Crane Flies in Anaheim
Crane flies are globally distributed, commonly found in temperate or tropical climates, and are frequently mistaken for mosquitoes due to their striking resemblance. Though their elongated bodies and slender legs make them appear like oversized versions of mosquitoes, crane flies do not bite or feed on humans. Despite being completely unrelated to mosquitoes, crane flies are sometimes called mosquito hawks or mosquito wasps. Crane flies are not harmful to humans, but their larvae can ruin lawns while feeding on grass roots and crowns.
Crane Fly Habitat
Crane flies are mainly found in lawns or damp soil near ponds and streams. Adult crane flies make their appearance in late summer and fall, emerging from the soil beneath turfgrass and other grassy areas. Female crane flies lay eggs, which then hatch into small, brown, wormlike larvae often referred to as “leatherjackets.” During the fall, these leatherjackets feed on the roots of clover and grass plants, and they spend the winter in the larval stage within the soil. Around mid-May, they transition into a nonfeeding pupal stage, remaining just below the soil’s surface. It’s not until late summer that the pupae make their way to the surface, where they transform into adult crane flies.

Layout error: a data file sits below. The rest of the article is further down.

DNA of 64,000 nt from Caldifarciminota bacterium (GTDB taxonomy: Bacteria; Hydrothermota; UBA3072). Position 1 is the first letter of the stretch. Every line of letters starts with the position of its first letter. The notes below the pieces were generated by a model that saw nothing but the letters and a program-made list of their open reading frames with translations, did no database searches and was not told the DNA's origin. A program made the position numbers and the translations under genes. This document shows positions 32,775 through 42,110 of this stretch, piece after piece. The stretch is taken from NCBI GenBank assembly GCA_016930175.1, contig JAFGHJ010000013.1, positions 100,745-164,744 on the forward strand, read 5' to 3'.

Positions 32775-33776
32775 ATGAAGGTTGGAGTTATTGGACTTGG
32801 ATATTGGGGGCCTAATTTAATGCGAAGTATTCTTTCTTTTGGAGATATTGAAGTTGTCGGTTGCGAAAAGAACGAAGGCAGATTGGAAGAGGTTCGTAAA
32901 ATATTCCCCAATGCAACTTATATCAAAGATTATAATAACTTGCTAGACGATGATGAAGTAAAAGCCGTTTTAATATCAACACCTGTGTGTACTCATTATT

Crane Fly Behaviors, Threats, or Dangers
Adult crane flies are harmless to humans and do not transmit diseases. However, they can pose a problem when it comes to lawns and turf. Crane fly larvae, particularly on warm nights, feed on the crowns and blades of grass, which can result in damage to your lawn. This damage is typically most noticeable in March and April, manifesting as patches of dying turfgrass. If you find yourself contending with a crane fly issue on your property, it’s advisable to get in touch with your local exterminators for assistance.